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New Qantas chairman will now start on Monday

written by Adam Thorn | April 19, 2024

Qantas’ next chairman, John Mullen, will start his new role on Monday, 10 weeks earlier than his planned start date of 1 July.

It comes as incumbent Richard Goyder faces pressure at energy giant Woodside, where he is also chairman, and as the Flying Kangaroo faces a series of major challenges posed by conflict in the Middle East.

Mullen, a former long-serving chairman of Telstra, will begin his tenure as “chairman-elect” until he can be formally voted in by shareholders at the airline’s next AGM in October.

In a statement on the ASX on Friday, Qantas said the new chairman “expects to reduce his existing professional commitments over time”, referring to his being chairman of Treasury Wine Estates and Brambles.


“It’s an extraordinary privilege to take up the chairmanship of the national carrier,” Mullen said in February.

“It is a company that I have admired all my life, and I am greatly looking forward to helping Vanessa and the management team take the company to new heights of service and performance excellence.

“Qantas has consistently featured as one of the world’s very best airlines, and now that the pandemic is behind us and the airline industry gets back closer to normal, I have every confidence that Qantas will continue to excel. I am honoured to become a part of this journey.”

Mullen’s appointment was surprisingly praised by the Transport Workers’ Union, which hailed his “earnest determination” and “open door approach” to negotiating with workers.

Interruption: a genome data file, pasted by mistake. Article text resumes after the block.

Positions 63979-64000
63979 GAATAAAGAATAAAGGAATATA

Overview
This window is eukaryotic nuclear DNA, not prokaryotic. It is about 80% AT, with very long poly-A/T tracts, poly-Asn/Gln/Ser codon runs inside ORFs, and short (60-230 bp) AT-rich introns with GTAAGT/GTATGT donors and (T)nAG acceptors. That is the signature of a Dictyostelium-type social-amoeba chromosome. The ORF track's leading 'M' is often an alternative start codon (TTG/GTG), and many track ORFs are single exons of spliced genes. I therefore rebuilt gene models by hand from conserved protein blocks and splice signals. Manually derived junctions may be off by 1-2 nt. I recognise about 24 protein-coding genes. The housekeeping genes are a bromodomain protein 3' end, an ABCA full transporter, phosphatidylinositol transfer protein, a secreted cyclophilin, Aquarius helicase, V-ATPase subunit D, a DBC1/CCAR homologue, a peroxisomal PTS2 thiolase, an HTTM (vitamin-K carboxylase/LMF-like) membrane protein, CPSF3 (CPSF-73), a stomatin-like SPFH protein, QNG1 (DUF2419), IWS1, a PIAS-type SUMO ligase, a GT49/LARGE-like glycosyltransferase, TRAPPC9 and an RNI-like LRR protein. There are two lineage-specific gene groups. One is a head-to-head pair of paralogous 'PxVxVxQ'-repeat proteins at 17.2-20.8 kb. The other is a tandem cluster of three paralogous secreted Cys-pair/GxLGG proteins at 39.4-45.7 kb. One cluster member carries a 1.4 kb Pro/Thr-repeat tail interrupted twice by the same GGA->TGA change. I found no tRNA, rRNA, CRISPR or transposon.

The union, which has had a volatile relationship with the national carrier for more than a decade, said replacing Richard Goyder with John Mullen offered workers a “glimmer of hope”.

“This is the first sign we’ve had that Qantas has finally recognised the task ahead requires a seismic shift in culture, leadership and approach to unionised workers,” said TWU national secretary Michael Kaine.

It comes after Australian Aviation reported last week how Qantas would be forced to pause non-stop flights between Perth and London amid concerns Iran could launch an imminent attack on Israel, which subsequently took place.

The QF9 service – one of the world’s longest – will now stop over in Singapore because the 787’s range isn’t long enough to divert around the Middle East.

The change, which won’t apply to return service QF10, has the potential to affect the Flying Kangaroo’s restart of flights from Perth to Rome and the launch of a new route between Perth and Paris in July.

Qantas said on Saturday morning, “We’re temporarily adjusting the flight paths for our flights between Perth and London due to the situation in parts of the Middle East.”

“We’ll reach out to customers directly if there’s any change to their booking.”

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